Too little, too late for Wildcats
Early defensive woes, poor shooting doom Kentucky, Calipari
HOUSTON – All year long John Calipari preached the same message to anyone who would listen. This team needed to stay focused. The group is larger then the individual, listen to coach and he will take you far.
“My job as a coach is to get them all together on the same page and demand that they play together, demand that they defend together, demand they play with toughness, and not accept anything less than that,” Calipari said during Kentucky’s open practice on Friday.
The Wildcats were down by 10 at the halftime, unable to stop The Kemba and Lamb Show as UConn’s two guards combined for 17 of the Huskies’ 31 points scored in the first half.
The stout defense that had become Kentucky’s trademark during the tournament was nowhere to be found.
Calipari must have given a halftime speech for the ages because the Wildcats come out ready to play. There was a crispness that was missing during the first half of the game. Kentucky found their defensive mojo, blocking shots, grabbing rebounds and holding the Huskies scoreless for more than three minutes.
Using well-executed plays and a smothering defense Kentucky took the lead on a 3-pointer by Doron Lamb five minutes into the second half. It would be the only lead the Wildcats would have the rest of the game. Brandon Knight sank a 3-pointer as time expired to cut the deficit to 1, but it was too late. The UConn Huskies were headed to the national championship game on Monday night.
Poor shooting plagued the Wildcats and Calipari expressed that after the game.
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“I told them how proud I was of them. I said, ‘We just shot 33 percent and had a chance to win the game.’ I think the enormity of the game in the first half hurt us and affected us, but we came back in the second half. Doron Lamb came up big, Brandon Knight made a couple of plays, and all of a sudden we have our chance.”
Kentucky’s championship hopes were dashed because of what has been an Achilles’ heel for many Calipari-coached teams – poor free-throw shooting. The Wildcats were only 4 of 12 from the free-throw line.
“Unbelievable,” Calipari said. “We had been shooting free throws really well and we just didn’t make them. I don’t know what to say.”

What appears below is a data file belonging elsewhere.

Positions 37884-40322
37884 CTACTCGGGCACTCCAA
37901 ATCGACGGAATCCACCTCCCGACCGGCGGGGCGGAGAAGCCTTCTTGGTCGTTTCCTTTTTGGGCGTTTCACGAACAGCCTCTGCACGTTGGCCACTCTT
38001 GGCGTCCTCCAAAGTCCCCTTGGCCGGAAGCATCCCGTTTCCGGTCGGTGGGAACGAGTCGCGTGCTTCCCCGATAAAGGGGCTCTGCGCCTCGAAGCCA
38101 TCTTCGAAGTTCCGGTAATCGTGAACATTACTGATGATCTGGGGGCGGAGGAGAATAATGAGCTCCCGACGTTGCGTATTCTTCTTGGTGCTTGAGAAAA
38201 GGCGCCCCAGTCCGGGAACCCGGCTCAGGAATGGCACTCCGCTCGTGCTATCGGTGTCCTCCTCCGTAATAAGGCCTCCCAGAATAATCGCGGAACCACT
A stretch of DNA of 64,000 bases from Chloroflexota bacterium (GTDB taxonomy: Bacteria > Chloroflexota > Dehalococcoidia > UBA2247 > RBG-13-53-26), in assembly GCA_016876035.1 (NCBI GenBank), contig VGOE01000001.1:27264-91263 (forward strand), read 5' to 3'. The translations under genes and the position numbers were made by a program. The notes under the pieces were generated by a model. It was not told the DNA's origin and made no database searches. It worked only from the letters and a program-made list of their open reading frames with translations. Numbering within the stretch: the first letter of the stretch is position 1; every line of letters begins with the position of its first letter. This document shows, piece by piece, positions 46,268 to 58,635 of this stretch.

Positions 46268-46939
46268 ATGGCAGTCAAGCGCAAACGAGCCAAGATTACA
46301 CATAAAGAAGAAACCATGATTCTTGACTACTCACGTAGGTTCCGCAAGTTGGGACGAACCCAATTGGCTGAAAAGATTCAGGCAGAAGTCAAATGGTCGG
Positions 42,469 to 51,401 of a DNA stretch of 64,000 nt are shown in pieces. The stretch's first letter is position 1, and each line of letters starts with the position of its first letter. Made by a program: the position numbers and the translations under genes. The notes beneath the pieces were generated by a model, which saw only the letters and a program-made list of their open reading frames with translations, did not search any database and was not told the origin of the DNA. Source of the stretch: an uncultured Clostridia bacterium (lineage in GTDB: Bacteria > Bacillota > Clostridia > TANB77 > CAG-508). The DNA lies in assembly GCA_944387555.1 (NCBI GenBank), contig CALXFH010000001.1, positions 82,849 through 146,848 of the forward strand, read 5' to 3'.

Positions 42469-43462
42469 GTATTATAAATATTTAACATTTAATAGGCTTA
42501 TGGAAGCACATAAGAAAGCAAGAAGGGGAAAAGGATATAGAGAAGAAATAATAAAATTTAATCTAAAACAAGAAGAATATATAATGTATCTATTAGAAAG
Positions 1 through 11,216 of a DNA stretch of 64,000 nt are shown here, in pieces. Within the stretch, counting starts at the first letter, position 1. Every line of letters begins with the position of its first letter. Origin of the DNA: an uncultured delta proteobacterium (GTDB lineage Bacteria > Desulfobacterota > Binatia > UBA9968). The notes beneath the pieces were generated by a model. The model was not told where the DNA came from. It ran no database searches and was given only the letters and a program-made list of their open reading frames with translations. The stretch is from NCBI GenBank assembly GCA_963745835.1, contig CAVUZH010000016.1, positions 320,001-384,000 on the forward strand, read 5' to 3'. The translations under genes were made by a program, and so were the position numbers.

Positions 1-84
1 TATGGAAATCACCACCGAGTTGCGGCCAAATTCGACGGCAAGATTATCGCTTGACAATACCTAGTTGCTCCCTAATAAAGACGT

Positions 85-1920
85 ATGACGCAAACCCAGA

Calipari is an interesting figure during the game. He has a stool on the sideline, but spends most of the time bouncing around the team bench and barking orders to his players. He never looks happy, even when the team is winning. During timeouts his squad huddles around him while he sits on a chair and draws up plays. He has this look to him that this could all unravel any second unless the team can execute the play he has bouncing around his head to perfection. He coaches with his heart on his sleeve and it is open for the entire world to see.
Well-heeled Kentucky fans who were sitting a few feet away from the team bench could hear Calipari shout to a Kentucky player “We recruited you because you can shoot the ball – now shoot the ball!”
Those same fans could see Calipari’s face turn tomato-can red when he screamed about Breven Knight scoring in traffic, “I TOLD HIM TO DRIVE THE LANE AND NOW HE’S DRIVING THE LANE!”
This Kentucky team, like the rest of the Final Four, wasn’t supposed to make it to Houston. At the end of the day all Calipari want to do was to give his players a chance to win.
“I told them, I said, ‘This was another game for me.’ I just wanted to coach them and give them the best opportunity to win, and they had their chance. That’s all I wanted. In the second half, we cane out and balled and played and fought and scratched and changed defenses, which we normally don’t do, and played some zone, which we normally don’t do, just to keep us in the game. And then we made plays to get up and looked like we were going to win the game, but it’s been a crazy tournament year.”
Calipari has always said he wants his most talented players to begin their professional careers as soon as possible. How many of his talented freshmen will return? Four McDonald’s All-Americans will play for the Wildcats next season. Can Kentucky make a return trip to the Final Four?
Next year will probably be a crazy tournament year as well.